These biographies describe the founders and early activists of Met Council on Housing. A mostly woman-led organization, Met Council on Housing was also integrated from the beginning. Several of these women emerged from the Jewish radical tradition, and most were at one time members of the Communist Party and the American Labor Party

Jane Benedict (1911-2005)

Jane Benedict
Jane Benedict

Jane Benedict became involved in tenant organizing during the 1950s, when her Yorkville neighbors were being evicted to make way for new luxury apartments. Jane founded Yorkville Save Our Homes Committee to fight these demolitions. After connecting with tenant activists throughout the city, she became one of the founders of Met Council on Housing in 1959. A former organizer for the Book and Magazine Guild (a trade union) and the American Labor Party, Jane was active in a wide variety of progressive struggles. In 1982 she ran for Governor of New York state on the Unity Party ticket, a coalition of community, labor and tenants’ groups. Serving as the chairwoman of Met Council on Housing for three decades, Jane played an integral role in the development of the organization and inspired decades of tenants organizers to fight for affordable housing, rent control and protection from eviction.

Frances Goldin (1924- )

A Lower East Side activist, Frances Goldin honed her organizing skills at the University Settlement Housing Clinic and in her Communist Party section. In addition to her long-term leadership of the Cooper Square Committee, Frances had multiple responsibilities within Met Council on Housing, including heading the Legislative Committee. She was also an active supporter of the squatter movement. In 1950 she ran for State Senator on the American Labor Party ticket, alongside W.E.B. du Bois. Frances also lectured at Fordham University and is a prominent literary agent.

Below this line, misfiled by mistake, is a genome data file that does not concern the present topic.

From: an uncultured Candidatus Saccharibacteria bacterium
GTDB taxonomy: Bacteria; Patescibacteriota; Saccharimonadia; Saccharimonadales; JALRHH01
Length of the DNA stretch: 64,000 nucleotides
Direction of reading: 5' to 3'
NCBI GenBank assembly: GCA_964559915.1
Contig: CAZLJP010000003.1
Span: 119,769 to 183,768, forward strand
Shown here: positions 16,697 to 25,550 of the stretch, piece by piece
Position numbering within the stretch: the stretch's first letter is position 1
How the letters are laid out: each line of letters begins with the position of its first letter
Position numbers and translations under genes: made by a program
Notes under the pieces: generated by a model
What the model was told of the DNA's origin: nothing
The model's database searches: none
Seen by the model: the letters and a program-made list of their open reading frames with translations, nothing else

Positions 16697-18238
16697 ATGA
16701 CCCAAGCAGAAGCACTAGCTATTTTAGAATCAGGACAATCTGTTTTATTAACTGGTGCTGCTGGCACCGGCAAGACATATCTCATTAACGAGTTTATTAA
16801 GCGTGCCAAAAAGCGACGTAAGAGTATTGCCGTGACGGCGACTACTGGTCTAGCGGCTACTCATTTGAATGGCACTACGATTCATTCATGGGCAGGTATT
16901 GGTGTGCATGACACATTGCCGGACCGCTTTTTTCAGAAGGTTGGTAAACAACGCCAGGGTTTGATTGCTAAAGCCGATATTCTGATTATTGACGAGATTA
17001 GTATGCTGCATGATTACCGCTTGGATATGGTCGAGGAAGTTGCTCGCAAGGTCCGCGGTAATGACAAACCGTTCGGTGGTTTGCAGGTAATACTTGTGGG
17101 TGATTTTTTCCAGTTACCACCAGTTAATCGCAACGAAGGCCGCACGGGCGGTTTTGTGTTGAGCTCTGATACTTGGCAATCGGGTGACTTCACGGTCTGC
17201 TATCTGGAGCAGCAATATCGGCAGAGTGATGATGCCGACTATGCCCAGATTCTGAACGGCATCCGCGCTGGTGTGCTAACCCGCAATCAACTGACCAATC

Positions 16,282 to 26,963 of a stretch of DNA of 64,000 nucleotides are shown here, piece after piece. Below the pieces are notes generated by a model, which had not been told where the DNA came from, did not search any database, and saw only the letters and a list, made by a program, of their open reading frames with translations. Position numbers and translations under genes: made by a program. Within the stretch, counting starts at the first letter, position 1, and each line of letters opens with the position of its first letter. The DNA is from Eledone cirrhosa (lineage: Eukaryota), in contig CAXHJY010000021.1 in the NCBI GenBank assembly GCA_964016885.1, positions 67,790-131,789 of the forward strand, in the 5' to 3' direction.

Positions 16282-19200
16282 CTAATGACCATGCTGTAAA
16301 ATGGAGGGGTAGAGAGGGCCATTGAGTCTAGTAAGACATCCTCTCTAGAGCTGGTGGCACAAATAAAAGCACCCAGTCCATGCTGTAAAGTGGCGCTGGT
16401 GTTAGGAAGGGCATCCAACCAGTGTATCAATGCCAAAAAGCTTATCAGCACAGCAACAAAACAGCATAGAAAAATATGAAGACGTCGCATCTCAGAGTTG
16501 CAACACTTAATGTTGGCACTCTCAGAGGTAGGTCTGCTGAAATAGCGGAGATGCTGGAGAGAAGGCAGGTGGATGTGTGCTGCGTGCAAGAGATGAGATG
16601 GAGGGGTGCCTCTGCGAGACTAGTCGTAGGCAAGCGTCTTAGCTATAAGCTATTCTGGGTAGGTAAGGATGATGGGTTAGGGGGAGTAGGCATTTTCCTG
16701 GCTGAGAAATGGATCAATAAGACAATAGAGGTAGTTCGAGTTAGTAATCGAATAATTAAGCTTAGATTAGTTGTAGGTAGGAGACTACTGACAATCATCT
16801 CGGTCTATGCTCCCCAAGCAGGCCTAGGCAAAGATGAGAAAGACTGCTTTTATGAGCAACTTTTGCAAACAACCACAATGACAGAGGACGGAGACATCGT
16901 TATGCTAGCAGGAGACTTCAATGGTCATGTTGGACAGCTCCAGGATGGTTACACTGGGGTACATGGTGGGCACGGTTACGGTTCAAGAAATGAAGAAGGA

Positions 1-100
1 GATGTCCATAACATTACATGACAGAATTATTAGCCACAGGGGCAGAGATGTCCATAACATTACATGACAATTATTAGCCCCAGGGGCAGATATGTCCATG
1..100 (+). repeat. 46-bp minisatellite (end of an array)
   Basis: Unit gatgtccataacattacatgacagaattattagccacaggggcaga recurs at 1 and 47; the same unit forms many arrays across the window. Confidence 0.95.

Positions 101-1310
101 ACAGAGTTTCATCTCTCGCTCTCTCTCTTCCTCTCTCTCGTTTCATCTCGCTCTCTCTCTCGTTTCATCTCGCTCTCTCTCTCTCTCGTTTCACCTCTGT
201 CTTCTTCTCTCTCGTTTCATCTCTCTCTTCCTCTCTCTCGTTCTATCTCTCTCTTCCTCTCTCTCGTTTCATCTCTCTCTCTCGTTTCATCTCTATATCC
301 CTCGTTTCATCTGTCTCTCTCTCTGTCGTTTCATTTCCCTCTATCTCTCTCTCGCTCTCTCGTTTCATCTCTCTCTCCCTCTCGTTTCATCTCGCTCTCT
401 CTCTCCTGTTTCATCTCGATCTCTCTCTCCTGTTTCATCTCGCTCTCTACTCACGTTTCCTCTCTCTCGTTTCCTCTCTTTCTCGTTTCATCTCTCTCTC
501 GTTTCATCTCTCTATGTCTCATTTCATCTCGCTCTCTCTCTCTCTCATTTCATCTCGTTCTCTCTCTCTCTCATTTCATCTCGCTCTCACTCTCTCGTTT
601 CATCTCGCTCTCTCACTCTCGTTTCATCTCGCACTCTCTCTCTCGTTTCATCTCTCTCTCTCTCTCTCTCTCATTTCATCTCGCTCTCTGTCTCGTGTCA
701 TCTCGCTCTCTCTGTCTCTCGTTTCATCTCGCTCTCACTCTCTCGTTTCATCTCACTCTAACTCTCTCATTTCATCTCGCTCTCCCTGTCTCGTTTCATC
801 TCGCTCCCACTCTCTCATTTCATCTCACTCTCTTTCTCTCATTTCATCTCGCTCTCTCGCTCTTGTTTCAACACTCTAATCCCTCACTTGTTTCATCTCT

Esther Rand (1907-1981)

Esther Rand's memorial brochure.
Esther Rand’s memorial brochure.

A committed tenant organizer, Esther Rand founded the East Side Tenants Council during the 1950s. This local organization later became the first neighborhood branch of Met Council on Housing. Esther opposed urban renewal with the Cooper Square Committee, helping to draft the influential Alternative Plan for Cooper Square. She spoke frequently on the radio about tenant issues, hosting Housing Notebook on WBAI from 1975 until her death. A feared tenant advocate and long-time Communist Party member, Esther was known for saying “landlords are not lords of the land, they are scum of the earth.” 

Bill Stanley (1904-1979)

A founding member of Met Council on Housing, Bill Stanley was a prominent Harlem tenant organizer. In addition to serving as the Vice-Chair, Bill was the main organizer for the West Side branch of Met Council on Housing. Bill worked with Columbia University students to successfully oppose the construction of a gym in Morningside Park. Bill was a prominent voice connecting the work of Met Council on Housing to the civil rights movement, and in later years often spoke of the importance of the era to younger activists.

Bess Stevenson

Bess Stevenson at a rent strike meeting
Bess Stevenson at a rent strike meeting

The first Vice-President of Met Council on Housing, Bess Stevenson became a tenant organizer after defending herself in Housing Court in 1939. Bess was responsible for building a strong Harlem branch office, and later served as the chairwoman of Met Council on Housing. Bess was a respected rent strike organizer and tenant advocate in Manhattan’s Housing Court. She vowed in a City Limits magazine interview, “as long as God gives me strength, I’m going to fight ’til tenants have some rights.” 

Jane Wood (1907-2004)

Jane Wood sleeps in the lobby of her building (2003).
Jane Wood sleeps in the lobby of her building (2003).

Jane Wood, the founder of the Chelsea Coalition on Housing, became involved in tenant organizing after witnessing the poor housing conditions in her neighborhood while canvassing door-to-door for the American Labor Party. Her Spanish language skills allowed her to develop close organizing relationships with her Latino neighbors, and all Chelsea Coalition on Housing meetings were conducted bilingually. She led the unsuccessful fight against the Penn Station South urban renewal project and was a prominent supporter of the squatter movement. Jane remained a committed tenant organizer throughout her life, at the age of 93, slept in the lobby of her apartment building in an attempt to hasten an elevator repair. 

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